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Complete Idiots Guide To Weird Word Origins Paperback – Jul 29 2008

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Product Details

  • Paperback: 256 pages
  • Publisher: Alpha Books (July 29 2008)
  • Language: English
  • ISBN-10: 1592577814
  • ISBN-13: 978-1592577811
  • Product Dimensions: 22.8 x 15.1 x 1.3 cm
  • Shipping Weight: 322 g
  • Amazon Bestsellers Rank: #1,865,243 in Books (See Top 100 in Books)

Product Description

About the Author

Paul McFedries has worked with (yelled at, and kicked) computers since 1975, yet still manages to keep his sanity intact. The author of more than three dozen computer books, including The Complete Idiot's Guide® to Windows 98, The Complete Idiot's Guide® to Windows Me, and The Complete Idiot's Guide® to Windows 2000 Professional, Paul's titles have sold over two million copies worldwide.

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Most Helpful Customer Reviews on (beta) 3 reviews
4 of 4 people found the following review helpful
More Than Just Words July 26 2010
By Wonder Woman - Published on
Format: Paperback Verified Purchase
This book not only gives origins of specific words, but sayings, too. The author interjects his own bits of humor in his writing, which gives it some personality and not just a boring delivery of definitions.
6 of 7 people found the following review helpful
Interesting trivia--could be important--or not. LOL April 3 2009
By Amazon Customer - Published on
Format: Paperback Verified Purchase
How many people know that *gargoyle* comes from a French word referring to gargling? How many people want to? (You never know!) It refers to the sound of rainwater running down the rainspouts of gargoyles. Many such entries have several paragraphs of information, more than a standard good dictionary. Interesting and fun.
Word Origins For Fun And Profit--Well, At Least For FUN. Dec 28 2013
By Gregor von Kallahann - Published on
Format: Kindle Edition
I never realized that the scope of the "Complete Idiot" series went much beyond the eminently practical. But now that I think of it, a book like WEIRD WORD ORIGINS makes sense though. Many people are fascinated by etymology (and likely even more are when the term "etymology" is not dropped in favor of a folksier more everyday term like "word origins") is used. This funny, breezy text on word origins is a welcome addition to popular lexicography.

Actually, you could recommend it on several fronts. First there's its impressive diversity. WEIRD WORD ORIGINS includes all KINDS of words (and phrases too). Anything with an interesting history is likely to be included, whether it's of Latin or Greek origin, part of our languages Anglo-Saxon core or a whimsical coinage that gained traction enough to gain permanent (well, nothing in language is REALLY permanent) foothold in the language. More importantly, despite its breezy tone, the book is certainly authoritative. I was already familiar with the origins of many of the words and phrases included in the book, and nothing in WWO failed to jibe with the word histories I already knew. I knew about the origin of "September," for instance, so I'm not going to question author Paul McFedries refutation of some popular misconceptions about a term like "dead ringer," for instance. As he points out, a lot of wrong and wrongheaded linguistic information is spread via the Internet. And the fanciful tale about "dead ringers" being calls for help from people accidentally buried alive is just that--a fanciful tale. And I'll take that on McFedries' authority.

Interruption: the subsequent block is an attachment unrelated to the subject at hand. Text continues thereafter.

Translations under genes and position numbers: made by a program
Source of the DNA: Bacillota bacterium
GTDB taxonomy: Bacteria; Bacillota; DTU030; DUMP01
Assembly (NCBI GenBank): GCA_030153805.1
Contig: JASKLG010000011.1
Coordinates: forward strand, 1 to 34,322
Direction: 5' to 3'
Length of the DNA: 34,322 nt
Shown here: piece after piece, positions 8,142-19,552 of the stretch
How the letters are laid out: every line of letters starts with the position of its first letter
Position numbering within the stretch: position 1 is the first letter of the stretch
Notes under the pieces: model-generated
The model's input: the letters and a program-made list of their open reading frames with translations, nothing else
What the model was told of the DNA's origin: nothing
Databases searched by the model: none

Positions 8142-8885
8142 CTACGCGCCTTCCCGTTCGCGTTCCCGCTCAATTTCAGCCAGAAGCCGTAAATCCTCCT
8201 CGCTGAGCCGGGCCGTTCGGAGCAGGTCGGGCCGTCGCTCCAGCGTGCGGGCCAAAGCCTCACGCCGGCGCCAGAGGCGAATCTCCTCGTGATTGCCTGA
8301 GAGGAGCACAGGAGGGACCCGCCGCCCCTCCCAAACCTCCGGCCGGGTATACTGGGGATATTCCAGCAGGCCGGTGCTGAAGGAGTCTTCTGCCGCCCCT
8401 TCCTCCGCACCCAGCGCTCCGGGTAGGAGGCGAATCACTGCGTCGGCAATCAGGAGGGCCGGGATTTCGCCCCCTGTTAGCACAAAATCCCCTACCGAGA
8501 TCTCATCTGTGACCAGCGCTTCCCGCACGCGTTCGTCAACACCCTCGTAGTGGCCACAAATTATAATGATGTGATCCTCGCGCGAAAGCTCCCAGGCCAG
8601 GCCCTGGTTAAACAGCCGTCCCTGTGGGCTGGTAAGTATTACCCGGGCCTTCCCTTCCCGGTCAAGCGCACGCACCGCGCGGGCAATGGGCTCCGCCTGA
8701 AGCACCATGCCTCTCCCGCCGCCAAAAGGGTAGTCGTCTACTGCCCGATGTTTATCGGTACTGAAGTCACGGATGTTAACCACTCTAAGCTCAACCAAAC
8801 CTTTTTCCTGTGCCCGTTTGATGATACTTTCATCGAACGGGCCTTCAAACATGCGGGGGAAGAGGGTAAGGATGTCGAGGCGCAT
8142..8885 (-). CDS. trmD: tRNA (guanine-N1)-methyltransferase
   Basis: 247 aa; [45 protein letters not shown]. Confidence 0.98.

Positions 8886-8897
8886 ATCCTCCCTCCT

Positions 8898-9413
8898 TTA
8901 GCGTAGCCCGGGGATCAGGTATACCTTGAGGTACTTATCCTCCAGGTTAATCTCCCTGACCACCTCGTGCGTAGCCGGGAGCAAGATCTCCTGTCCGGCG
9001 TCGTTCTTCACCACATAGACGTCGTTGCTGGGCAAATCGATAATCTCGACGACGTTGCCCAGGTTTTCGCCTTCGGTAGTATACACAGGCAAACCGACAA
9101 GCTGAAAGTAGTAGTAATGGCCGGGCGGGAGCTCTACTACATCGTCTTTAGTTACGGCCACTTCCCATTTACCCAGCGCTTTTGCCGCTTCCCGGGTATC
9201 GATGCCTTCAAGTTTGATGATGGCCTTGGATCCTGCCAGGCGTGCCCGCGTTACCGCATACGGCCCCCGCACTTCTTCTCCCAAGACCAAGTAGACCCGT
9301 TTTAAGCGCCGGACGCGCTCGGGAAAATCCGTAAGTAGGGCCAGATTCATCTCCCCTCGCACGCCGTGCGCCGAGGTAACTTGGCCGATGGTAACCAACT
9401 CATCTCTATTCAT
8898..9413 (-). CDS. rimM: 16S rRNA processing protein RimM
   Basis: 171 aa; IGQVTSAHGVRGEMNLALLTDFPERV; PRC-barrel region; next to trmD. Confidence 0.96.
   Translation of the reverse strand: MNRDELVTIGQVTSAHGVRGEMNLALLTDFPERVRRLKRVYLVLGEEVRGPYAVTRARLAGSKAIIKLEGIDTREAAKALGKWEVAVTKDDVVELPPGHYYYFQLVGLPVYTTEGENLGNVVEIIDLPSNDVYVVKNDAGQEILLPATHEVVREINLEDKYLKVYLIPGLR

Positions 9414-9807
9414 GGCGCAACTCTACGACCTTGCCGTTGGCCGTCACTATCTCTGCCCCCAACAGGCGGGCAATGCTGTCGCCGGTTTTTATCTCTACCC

It is actually, McFedries own highly readable and quirkily personable style that is the book's most unique aspect, and one of its most important. Many popular etymology texts affect a conversational style, but this is one where you can actually speak of the author's distinctive voice. You actually feel like you're getting acquainted with the author/editor. There's a real personality organizing all this information, and it's a real pleasure to get to know him.

I love word lore but can't pretend to be more expert than I am, however. Ttere were any number of times when I caught myself saying, "Now why didn't I ever look THAT one up?" Why is a "Bronx cheer" a "raspberry," for instance. Or for that matter, why is it a "Bronx cheer"?? There are plenty of word histories that I just never have gotten around to researching that I am glad to learn about now. McFedries makes it all good fun.